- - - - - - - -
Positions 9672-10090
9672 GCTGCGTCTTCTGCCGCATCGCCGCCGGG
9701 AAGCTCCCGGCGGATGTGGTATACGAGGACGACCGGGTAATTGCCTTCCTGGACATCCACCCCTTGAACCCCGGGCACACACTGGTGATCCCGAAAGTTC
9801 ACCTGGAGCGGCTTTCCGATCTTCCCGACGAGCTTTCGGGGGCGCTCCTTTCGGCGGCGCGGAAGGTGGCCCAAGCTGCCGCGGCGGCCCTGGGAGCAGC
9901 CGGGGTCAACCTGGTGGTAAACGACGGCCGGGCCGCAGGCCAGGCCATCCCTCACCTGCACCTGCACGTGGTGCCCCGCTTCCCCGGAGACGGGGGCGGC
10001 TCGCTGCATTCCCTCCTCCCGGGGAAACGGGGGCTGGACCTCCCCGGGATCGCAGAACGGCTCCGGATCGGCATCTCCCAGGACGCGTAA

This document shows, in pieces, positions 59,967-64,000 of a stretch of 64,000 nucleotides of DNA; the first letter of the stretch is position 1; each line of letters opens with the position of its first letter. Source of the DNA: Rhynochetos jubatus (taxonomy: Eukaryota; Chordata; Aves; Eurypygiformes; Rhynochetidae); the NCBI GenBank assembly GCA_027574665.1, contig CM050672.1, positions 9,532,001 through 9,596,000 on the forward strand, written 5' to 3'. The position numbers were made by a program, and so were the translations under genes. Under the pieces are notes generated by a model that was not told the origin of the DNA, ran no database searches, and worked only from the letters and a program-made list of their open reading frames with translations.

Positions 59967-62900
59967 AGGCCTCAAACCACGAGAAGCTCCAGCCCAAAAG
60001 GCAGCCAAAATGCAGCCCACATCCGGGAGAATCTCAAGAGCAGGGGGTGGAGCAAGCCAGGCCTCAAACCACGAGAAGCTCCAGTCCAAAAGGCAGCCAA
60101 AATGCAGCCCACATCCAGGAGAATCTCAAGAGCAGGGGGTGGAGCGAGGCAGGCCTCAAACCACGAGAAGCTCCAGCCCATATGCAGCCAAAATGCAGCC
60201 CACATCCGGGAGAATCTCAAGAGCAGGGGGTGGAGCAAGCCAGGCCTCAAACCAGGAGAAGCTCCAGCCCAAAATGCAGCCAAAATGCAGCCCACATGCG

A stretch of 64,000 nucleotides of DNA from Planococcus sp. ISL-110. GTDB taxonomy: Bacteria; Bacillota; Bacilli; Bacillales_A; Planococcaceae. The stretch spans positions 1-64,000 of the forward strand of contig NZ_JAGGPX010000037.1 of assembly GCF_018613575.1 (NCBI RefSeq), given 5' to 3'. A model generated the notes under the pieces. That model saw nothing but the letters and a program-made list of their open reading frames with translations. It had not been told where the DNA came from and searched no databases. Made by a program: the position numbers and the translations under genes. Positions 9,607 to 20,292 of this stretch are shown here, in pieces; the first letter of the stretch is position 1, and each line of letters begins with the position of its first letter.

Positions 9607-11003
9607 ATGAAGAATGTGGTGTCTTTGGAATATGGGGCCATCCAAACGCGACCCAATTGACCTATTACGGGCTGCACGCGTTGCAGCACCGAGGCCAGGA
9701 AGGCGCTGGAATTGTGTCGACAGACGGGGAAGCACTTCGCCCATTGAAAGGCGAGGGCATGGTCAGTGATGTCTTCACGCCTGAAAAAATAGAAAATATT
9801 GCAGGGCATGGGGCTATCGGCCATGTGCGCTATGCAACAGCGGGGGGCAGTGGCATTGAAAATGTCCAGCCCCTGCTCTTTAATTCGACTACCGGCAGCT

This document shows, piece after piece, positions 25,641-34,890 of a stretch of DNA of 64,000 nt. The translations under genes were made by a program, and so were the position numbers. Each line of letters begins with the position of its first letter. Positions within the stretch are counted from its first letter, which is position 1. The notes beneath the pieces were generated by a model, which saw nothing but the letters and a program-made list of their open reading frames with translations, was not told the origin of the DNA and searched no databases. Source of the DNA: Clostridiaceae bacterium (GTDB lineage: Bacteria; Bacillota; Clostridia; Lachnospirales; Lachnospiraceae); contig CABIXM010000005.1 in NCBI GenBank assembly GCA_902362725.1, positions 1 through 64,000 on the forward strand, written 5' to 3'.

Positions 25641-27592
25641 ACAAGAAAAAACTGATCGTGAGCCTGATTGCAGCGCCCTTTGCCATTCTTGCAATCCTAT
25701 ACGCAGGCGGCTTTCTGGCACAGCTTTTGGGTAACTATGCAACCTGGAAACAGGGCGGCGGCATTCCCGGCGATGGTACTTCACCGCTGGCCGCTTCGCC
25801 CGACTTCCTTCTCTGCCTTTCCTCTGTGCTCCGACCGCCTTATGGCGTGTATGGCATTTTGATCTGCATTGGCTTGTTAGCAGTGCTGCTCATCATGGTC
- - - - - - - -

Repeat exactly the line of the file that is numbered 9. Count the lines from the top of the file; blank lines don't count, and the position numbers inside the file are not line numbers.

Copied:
59967 AGGCCTCAAACCACGAGAAGCTCCAGCCCAAAAG